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Rebecca Sommer

Rebecca Sommer

  • Estate Planning
  • California
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Claimed Lawyer ProfileQ&A

Rebecca Sommer is licensed with the California state bar and has been practicing law since 2015. She has numerous scholastic achievements, including ranking top 10% of her graduating law school class and earning several scholarships for extracurricular activities. Additionally, Rebecca has a Certificate in Financial Planning from Boston University and participated in the tax honors program at Loyola Law School.

She combines her general finance training with specialized legal knowledge to offer practical legal solutions for managing your assets. Work with Rebecca to create legal documents which encapsulate your wishes rather than relying on state systems and rules. You can avoid probate, minimize taxes, ensure those who depend on you are cared for, and proactively empower your trusted relatives or friends to help if the unexpected happens.

Practice Area
    Estate Planning
    Health Care Directives, Trusts, Wills
  • Free Consultation
    We offer a free 15 minute, no obligation phone consultation.
  • Credit Cards Accepted
  • Rates, Retainers and Additional Information
    All services are offered on a flat fee basis. Our comprehensive trust packages range from $2,450 to $5,950 depending on the complexity and the number of trusts needed. Our clients typically spend about $3,150.
Jurisdictions Admitted to Practice
State Bar of California
ID Number: 305902
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  • English: Spoken, Written
Loyola Law School, Los Angeles
J.D. (2015)
Honors: Order of the Coif; St. Thomas More Law Honor Society; Robinson Family Scholar; Public Interest Scholar; 2014 National Civil Trial Competition, National Champion; 2013 ABA Labor & Employment Tournament, Regional Champion; American Board Of Trial Advocates, Award Recipient
Activities: Byrne Trial Advocacy, Team Member; Public Interest Foundation, Publicity Chair; Tax Policy Colloquium Participant; Juvenile Justice Clinic Participant
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Professional Associations
State Bar of California  # 305902
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Speaking Engagements
Savvy Estate Planning 567, Orange, CA
Effective Estate Planning, Anaheim, CA
Websites & Blogs
Legal Answers
7 Questions Answered
Q. Someone (not a lawyer) asks for a copy of my property Grand Deed. Can she do the fraud to transfer my property to her?
A: It is normal for part of the process of creating a trust to include drafting a deed to transfer property into the trust. Typically that includes reviewing prior recordings to see the legal description of the property. So her asking for a copy of your deed is not concerning.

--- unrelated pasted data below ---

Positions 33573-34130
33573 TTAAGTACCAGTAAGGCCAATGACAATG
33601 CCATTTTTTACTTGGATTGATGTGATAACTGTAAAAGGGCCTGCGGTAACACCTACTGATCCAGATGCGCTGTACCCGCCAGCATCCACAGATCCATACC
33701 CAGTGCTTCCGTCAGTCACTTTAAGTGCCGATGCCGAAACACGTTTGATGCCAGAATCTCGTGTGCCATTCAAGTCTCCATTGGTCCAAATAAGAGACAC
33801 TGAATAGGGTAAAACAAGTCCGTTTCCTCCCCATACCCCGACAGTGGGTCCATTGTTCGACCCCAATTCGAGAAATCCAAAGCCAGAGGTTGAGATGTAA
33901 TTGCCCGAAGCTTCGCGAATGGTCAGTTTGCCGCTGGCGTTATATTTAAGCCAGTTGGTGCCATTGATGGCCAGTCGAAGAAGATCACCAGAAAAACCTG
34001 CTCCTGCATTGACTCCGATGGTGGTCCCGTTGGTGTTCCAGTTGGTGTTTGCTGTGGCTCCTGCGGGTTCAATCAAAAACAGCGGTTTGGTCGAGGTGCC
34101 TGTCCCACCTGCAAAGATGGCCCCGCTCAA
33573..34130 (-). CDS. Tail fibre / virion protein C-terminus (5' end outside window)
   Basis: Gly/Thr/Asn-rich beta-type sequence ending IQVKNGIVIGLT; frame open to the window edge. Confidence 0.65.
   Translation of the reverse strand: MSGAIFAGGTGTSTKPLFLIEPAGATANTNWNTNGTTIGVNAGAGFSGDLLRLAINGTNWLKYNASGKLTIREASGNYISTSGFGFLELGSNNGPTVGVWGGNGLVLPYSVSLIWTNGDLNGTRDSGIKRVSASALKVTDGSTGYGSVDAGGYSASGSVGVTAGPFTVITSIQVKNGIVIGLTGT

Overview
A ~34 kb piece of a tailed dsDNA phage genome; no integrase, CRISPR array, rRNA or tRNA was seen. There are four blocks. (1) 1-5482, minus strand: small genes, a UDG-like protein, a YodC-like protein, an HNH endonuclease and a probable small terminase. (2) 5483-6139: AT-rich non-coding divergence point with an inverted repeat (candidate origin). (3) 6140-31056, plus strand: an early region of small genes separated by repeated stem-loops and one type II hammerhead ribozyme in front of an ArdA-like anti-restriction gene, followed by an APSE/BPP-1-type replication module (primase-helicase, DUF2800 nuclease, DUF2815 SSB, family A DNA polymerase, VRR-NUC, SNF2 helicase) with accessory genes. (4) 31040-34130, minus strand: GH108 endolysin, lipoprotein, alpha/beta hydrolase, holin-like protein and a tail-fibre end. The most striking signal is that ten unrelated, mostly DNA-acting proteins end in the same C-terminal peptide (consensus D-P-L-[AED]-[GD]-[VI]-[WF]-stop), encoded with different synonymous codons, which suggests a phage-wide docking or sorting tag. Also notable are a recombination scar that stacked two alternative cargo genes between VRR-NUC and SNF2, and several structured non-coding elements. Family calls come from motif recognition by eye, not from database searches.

That said, it is concerning that a non-lawyer is creating a trust and preparing a deed for you. Trusts are complex and should be prepared by a lawyer.
Q. Can a trust be a joint tenant with 50% interest in a property, the other 50% a natural person?
A: Without seeing all of the documents I cannot say for certain, but based on the information you have provided, unless there is some other restriction or agreement that limits Victor's right to sell his half of the property, he is allowed to sell his half without your mother in law's permission.

In general, a joint tenant has the right to dispose of their interest in a property while they are still alive by selling or transferring their interest in some way. When that is done, it usually severs the joint tenancy and converts the ownership to a tenancy-in-common.

When your mother-in-law put Victor on the deed as a joint tenant, she essentially gifted him half of the property. He would have been set to own the entire property on her death as long as it remained a joint tenancy. When she transferred her portion into a trust, it probably severed the joint tenancy so now they are tenants-in-common. That means there is no automatic transfer of the property to the surviving owner so instead of Victor being set to own the entire property at her death, she can now designate someone else to receive her share of the property (which it sounds like she has done).

Your mother-in-law should consult with a lawyer.
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Q. Does a Trustee have to get a beneficiary's permission to make capital expenditures from the a Special Needs trust?
A: The trust documents should have the answer to this question as they dictate the powers of the trustee as well as how funds are to be used.

An experienced estate planning lawyer could likely answer this question in minutes if you provide them with a copy of the trust documents.
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Contact & Map
Law Office of Rebecca Sommer
501 N Brookhurst St.
Suite 318
Anaheim, CA 92801
Telephone: (714) 805-6026
Monday: Closed
Tuesday: Closed
Wednesday: Closed (Today)
Thursday: 10 AM - 2:30 PM
Friday: 10 AM - 2:30 PM
Saturday: 9 AM - 11:30 AM
Sunday: Closed
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